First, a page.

PARIS (Reuters) – French President Emmanuel Macron will plead to euro zone peers this week that the costly emergency measures he announced to quell anti-tax protests were needed to ensure he could press on with his ambitious reform agenda, an official said on Wednesday.
France is on course to overshoot the European Union’s budget deficit ceiling next year after Macron caved in to a near month-long public revolt and unveiled 10 billion euros (9.09 billion pounds) worth of tax cuts and spending increases.
“The president’s European message will be very clear,” a source close to Macron said ahead of an EU summit set for Thursday and Friday. “To be able to reform, you can’t have blockages or incomprehension in society, and we need to overcome this anger and impatience.”
The “yellow vest” protests erupted out of nowhere on Nov. 17, when nearly 300,000 demonstrators nationwide took to the streets to denounce high living costs and a fuel tax.
Roadblocks around the country and violent clashes in central Paris have already taken their toll on the economy.
In his response on Monday, Macron insisted that the subsidies for the poorest workers and tax cuts for pensioners were not a U-turn but an acceleration of his pledge to “make work pay”.
He also said he would push ahead with planned reforms of the pension system and unemployment benefits next year. Some analysts have expressed doubts that could now happen after the sharp loss in public support he suffered.
“The reform agenda is not jeopardised, it would have been stalled had French society been durably blocked,” the source close to Macron said.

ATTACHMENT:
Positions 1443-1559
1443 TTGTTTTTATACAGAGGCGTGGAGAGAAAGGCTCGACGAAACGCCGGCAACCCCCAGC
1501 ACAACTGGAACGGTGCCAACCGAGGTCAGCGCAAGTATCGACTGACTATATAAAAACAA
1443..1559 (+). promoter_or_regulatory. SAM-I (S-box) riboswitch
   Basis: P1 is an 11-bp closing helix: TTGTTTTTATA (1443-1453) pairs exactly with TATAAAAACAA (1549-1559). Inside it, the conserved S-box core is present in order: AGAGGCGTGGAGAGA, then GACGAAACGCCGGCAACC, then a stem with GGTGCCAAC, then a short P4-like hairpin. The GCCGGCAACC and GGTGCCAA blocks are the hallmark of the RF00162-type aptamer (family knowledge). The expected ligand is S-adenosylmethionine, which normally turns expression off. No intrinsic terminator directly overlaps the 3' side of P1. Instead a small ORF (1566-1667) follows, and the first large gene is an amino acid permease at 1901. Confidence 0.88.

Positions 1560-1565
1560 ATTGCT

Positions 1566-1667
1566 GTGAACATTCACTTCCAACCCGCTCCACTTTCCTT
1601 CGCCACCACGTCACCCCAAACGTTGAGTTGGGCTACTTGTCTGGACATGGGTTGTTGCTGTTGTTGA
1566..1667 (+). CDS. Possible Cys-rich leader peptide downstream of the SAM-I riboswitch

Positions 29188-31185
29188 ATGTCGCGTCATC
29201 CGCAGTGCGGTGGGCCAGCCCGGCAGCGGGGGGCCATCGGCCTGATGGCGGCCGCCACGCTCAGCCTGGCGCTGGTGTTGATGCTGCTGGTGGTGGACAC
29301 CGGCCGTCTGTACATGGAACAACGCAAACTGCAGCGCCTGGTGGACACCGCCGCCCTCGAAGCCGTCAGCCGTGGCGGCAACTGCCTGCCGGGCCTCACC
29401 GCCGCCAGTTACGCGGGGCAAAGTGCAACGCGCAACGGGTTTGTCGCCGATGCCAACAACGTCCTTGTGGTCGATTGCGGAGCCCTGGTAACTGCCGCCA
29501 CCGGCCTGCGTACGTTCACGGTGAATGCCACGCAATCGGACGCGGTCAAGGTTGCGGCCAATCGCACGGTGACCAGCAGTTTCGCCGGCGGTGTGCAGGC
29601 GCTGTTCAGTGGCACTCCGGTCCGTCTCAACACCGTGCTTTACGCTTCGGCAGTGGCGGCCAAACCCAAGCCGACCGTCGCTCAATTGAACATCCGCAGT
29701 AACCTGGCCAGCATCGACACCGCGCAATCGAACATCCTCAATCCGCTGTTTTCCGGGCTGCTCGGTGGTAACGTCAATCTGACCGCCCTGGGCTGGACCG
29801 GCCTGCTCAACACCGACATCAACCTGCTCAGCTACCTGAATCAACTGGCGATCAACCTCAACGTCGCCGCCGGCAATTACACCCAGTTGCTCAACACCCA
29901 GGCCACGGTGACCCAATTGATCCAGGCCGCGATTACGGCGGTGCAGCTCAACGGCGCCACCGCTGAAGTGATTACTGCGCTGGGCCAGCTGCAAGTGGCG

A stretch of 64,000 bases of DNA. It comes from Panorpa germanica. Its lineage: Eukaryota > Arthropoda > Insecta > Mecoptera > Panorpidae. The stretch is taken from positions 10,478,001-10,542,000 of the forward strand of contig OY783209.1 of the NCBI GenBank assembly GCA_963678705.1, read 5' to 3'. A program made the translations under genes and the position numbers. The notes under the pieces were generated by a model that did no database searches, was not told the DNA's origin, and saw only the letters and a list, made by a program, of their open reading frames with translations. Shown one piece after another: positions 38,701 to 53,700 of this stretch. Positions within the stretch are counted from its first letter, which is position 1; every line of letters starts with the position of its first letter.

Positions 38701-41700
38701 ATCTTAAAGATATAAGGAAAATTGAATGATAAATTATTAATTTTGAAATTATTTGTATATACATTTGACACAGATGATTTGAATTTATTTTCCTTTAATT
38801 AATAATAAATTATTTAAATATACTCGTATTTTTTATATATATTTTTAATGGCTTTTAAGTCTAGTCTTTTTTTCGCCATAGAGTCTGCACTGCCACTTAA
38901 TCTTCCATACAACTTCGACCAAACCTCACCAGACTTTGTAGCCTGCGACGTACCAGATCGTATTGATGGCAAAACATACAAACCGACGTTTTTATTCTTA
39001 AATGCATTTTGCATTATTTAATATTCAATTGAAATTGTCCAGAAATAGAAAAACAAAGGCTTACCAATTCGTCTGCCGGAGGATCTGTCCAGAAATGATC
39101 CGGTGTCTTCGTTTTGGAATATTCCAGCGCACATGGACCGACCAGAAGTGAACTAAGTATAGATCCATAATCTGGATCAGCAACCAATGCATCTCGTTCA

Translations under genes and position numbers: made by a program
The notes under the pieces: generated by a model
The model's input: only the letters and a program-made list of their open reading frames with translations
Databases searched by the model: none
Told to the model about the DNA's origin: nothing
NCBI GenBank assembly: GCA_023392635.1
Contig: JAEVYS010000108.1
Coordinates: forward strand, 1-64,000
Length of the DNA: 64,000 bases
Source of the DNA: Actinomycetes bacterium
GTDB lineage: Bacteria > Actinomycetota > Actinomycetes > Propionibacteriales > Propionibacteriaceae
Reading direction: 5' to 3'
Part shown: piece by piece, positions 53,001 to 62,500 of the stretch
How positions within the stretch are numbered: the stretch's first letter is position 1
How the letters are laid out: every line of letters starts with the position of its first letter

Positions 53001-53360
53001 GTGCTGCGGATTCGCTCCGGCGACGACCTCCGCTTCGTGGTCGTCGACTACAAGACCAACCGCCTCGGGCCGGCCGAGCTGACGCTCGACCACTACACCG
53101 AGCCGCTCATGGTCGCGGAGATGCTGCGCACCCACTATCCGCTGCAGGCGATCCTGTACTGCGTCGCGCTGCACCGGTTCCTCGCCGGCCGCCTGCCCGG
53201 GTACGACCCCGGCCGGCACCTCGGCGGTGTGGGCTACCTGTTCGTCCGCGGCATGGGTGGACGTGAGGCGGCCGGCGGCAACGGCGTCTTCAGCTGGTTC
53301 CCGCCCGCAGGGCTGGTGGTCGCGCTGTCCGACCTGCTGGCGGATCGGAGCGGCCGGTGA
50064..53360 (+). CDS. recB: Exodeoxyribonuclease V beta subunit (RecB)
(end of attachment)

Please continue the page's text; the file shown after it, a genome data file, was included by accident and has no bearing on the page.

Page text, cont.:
“None of the major economic reforms that had been well received by our partners have been called into question,” the official said, citing reforms of the labour market and railways introduced last year.
After his election in 2017, Macron made reducing the French deficit below the EU limit of 3 percent the cornerstone of his push to reform the euro zone, arguing that fiscal credibility would help convince Germany to back his plans.
Asked about the reaction in the German press — which said Macron had lost credibility as one newspaper mocked him as ‘France’s Gulliver’ — the official said he expected to have some explaining to do but that Berlin politicians would be more understanding.
“Yes, some off-the-cuff comments are a bit rough, but we have to take that into account, because they reflect a concern,” the official said.
“The German political system will look into this more thoroughly than a few columns done in the heat of the moment.”
(Reporting by Michel Rose; additional reporting by Joseph Nasr in Berlin; Editing by Richard Balmforth)